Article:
You already know the value of your intellectual property. But are you doing everything you should to protect it? Not if you don’t proactively register your copyrights! As part of your overall brand protection strategy, a regime of consistent copyright registration is essential for effective enforcement activity, requires minimal investment and preserves the potential for substantial recovery.
A copyright is a form of federal protection for works of original authorship. Copyrights often protect valuable parts of your business – technical drawings, computer programs and software, product photographs, and advertising materials, for example. A copyright includes the exclusive rights to reproduce, distribute, display, perform and broadcast the work as well as prepare derivative works based on the original. As with patents, copyrights are a product of federal law and are subject to the exclusive jurisdiction of federal courts.
Copyright registration is essential for effective brand protection activity. In fact, without registration, your copyright cannot form the basis for an infringement claim. In other words, you can’t recover anything for infringement of your unregistered works, even though such activity is unlawful. The Supreme Court recently confirmed that this is the law of the land, in Fourth Estate Public Benefit Corp. v. Wall-Street.com. In that case, a news site improperly displayed copyrighted content after terminating its licensing agreement with the owner of the copyrights. In interpreting Section 411(a) of the Copyright Act, which states that no copyright lawsuit may be “maintained” until “registration . . . has been made,” the Court clarified that “registration” means official registration or refusal by the Copyright Office, but not merely application for registration.
This reality has not yet filtered its way through to every organization’s IP action plan. Misconceptions about copyright fundamentals may be to blame. For example, you may have been told that you don’t need to register your work because it’s automatically protected. While technically correct, this notion does not accurately reflect the practical reality of enforcing your copyrights. It’s true that your work is automatically protected the instant it is fixed in a tangible medium of expression, but this protection cannot automatically be enforced. As discussed above, infringement of your work is always prohibited, but a lawsuit cannot be brought unless the Copyright Office has first approved (or refused) registration of the underlying work.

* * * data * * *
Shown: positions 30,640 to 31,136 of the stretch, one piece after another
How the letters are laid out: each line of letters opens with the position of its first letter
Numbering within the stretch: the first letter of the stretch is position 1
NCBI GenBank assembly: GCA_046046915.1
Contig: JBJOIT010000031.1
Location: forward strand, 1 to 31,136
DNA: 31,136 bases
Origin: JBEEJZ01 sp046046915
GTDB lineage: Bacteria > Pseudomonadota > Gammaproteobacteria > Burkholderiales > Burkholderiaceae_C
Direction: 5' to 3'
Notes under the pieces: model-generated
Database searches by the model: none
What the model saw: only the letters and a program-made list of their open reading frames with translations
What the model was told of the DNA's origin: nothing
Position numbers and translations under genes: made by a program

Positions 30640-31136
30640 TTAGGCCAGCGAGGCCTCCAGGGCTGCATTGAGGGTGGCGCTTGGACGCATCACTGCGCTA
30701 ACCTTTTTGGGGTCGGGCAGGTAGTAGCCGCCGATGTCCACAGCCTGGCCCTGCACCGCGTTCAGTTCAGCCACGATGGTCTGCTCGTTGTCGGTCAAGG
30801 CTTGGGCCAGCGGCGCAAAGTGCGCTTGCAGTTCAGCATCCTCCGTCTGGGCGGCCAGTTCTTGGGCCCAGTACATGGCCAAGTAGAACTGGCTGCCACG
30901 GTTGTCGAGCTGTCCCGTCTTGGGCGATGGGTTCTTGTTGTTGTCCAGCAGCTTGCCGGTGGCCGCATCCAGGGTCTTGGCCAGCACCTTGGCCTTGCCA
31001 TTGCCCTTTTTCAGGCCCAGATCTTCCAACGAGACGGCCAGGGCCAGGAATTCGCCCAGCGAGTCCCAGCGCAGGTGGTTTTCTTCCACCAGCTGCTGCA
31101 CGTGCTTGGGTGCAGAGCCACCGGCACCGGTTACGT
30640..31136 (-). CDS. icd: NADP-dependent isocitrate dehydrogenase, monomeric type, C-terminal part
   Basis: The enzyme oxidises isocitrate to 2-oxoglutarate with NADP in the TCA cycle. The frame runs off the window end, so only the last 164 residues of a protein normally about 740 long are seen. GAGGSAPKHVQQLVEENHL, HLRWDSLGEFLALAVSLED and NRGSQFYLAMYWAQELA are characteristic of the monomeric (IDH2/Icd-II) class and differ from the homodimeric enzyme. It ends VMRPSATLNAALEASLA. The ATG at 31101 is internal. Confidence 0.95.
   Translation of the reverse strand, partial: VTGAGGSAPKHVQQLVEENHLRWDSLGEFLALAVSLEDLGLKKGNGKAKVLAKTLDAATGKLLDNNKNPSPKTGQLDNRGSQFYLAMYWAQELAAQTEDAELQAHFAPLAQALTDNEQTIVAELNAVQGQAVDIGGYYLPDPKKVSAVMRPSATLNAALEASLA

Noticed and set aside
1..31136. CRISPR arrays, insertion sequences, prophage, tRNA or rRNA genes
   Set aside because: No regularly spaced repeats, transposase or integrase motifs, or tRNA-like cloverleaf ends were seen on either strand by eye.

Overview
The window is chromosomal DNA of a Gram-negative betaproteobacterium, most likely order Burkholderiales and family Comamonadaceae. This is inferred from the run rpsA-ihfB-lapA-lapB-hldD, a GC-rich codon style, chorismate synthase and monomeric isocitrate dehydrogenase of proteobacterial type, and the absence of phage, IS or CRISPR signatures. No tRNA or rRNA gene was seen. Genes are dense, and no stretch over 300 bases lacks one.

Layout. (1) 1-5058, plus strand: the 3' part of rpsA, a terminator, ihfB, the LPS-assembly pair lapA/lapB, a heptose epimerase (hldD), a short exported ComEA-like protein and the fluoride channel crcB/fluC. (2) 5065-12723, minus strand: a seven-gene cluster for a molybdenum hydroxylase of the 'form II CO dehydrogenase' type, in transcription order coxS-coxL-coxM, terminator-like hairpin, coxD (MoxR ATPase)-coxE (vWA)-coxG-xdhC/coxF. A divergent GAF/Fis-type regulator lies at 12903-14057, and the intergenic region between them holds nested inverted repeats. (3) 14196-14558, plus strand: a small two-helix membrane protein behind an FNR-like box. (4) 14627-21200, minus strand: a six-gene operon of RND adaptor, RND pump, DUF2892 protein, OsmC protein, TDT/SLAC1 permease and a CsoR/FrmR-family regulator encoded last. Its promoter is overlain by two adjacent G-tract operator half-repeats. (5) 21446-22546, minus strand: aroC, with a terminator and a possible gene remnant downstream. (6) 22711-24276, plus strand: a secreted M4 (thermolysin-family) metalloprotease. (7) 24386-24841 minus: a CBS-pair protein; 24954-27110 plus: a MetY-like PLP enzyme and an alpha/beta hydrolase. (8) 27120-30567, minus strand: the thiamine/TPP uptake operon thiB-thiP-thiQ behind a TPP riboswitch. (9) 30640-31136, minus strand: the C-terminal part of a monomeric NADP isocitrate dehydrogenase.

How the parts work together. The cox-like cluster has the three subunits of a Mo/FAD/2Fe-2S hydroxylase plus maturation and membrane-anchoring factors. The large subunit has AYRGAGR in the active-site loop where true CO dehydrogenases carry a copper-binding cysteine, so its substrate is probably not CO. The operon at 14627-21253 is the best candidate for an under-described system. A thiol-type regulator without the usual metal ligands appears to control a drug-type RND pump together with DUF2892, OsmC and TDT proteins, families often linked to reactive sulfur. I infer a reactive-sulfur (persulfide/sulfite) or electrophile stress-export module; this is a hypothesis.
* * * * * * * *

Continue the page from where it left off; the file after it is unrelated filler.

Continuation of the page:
Routine copyright registration requires minimal investment. The registration fee for a typical copyright is relatively slight – only $35 for the standard, single author, one work, online application – plus the cost of having a legal professional prepare the application, if you opt for the security of professional preparation.
Routine registration preserves your right to the maximum possible recovery in the courtroom. The Copyright Act provides multiple remedies to victims of copyright infringement. In addition to injunctive relief to help curtail the infringement, the copyright owner may seek either actual damages or statutory damages. Actual damages represent the lost profits of the copyright owner plus any profits of the infringer not accounted for in that figure. Actual damages can be difficult to calculate and quite limited in some cases.
Statutory damages range from $750-$30,000, within the Court’s discretion. In cases of innocent infringement, the floor is lowered to $200. But in cases of willful infringement, the cap is raised to $150,000. And you should keep in mind that those figures represent the range of damages that can be collected for each work that is infringed upon. The Copyright Act also provides for the recovery of attorney fees, which can represent a significant sum in protracted litigation.
Prudent copyright owners will not only register, but register early. This is because all of those benefits may be lost if you don’t register before publication or within three months of publication, as set forth in the Copyright Act.
Registering your copyrights can have other positive effects, such as deterring infringement, improving the impact of non-litigation brand enforcement activities, and increasing the value of your intellectual property portfolio for licensing or sale.
For some other steps you can take to build a solid intellectual property foundation and secure your competitive edge, click here.
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